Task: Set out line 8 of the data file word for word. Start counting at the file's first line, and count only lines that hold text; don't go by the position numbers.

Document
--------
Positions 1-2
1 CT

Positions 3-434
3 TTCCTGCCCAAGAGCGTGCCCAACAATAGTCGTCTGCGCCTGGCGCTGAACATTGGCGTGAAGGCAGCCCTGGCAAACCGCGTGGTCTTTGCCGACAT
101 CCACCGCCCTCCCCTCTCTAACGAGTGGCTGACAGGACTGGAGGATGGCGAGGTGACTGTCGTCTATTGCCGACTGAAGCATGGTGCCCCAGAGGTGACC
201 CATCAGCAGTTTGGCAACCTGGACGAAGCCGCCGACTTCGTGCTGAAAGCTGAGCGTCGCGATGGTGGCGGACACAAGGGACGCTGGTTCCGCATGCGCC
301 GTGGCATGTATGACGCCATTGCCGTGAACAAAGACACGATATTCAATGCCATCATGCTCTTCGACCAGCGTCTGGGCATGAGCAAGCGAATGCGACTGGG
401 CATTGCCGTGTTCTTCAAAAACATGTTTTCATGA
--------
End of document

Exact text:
401 CATTGCCGTGTTCTTCAAAAACATGTTTTCATGA